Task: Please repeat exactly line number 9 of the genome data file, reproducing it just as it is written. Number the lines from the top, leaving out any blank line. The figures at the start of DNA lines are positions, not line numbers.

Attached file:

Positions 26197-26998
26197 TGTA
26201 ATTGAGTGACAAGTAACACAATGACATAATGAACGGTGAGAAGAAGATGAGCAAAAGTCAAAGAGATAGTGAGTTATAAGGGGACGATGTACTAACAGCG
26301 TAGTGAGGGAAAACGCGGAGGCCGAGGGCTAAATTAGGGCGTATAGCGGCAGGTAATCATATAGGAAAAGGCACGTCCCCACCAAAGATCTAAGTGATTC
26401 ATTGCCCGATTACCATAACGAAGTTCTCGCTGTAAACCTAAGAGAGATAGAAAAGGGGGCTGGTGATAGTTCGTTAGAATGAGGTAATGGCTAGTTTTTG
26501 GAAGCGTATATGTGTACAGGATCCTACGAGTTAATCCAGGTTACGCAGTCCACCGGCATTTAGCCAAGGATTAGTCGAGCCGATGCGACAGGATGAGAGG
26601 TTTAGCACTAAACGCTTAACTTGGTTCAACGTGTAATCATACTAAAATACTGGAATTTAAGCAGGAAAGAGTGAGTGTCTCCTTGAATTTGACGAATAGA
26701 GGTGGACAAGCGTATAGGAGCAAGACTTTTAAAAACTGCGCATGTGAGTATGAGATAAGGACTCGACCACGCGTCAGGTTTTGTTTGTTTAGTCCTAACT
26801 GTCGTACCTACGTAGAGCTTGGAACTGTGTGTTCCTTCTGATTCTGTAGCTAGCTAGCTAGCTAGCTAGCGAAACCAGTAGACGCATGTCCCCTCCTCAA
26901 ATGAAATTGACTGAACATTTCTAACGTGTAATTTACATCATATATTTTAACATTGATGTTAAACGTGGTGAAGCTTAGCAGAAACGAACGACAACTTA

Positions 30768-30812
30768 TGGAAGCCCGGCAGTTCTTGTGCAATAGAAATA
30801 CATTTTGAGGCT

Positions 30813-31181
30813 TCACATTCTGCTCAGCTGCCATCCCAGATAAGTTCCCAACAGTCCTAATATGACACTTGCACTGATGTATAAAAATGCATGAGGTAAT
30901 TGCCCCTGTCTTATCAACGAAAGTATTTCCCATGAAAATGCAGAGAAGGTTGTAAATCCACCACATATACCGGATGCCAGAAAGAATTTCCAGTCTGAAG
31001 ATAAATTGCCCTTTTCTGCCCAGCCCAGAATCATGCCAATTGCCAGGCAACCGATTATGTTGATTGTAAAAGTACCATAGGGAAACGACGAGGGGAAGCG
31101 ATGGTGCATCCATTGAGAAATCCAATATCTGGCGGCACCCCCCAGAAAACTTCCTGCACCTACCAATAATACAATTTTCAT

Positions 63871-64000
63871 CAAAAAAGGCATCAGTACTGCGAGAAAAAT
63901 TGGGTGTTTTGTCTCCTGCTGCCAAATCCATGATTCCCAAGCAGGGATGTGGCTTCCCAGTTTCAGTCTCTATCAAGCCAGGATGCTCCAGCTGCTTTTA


26801 GTCGTACCTACGTAGAGCTTGGAACTGTGTGTTCCTTCTGATTCTGTAGCTAGCTAGCTAGCTAGCTAGCGAAACCAGTAGACGCATGTCCCCTCCTCAA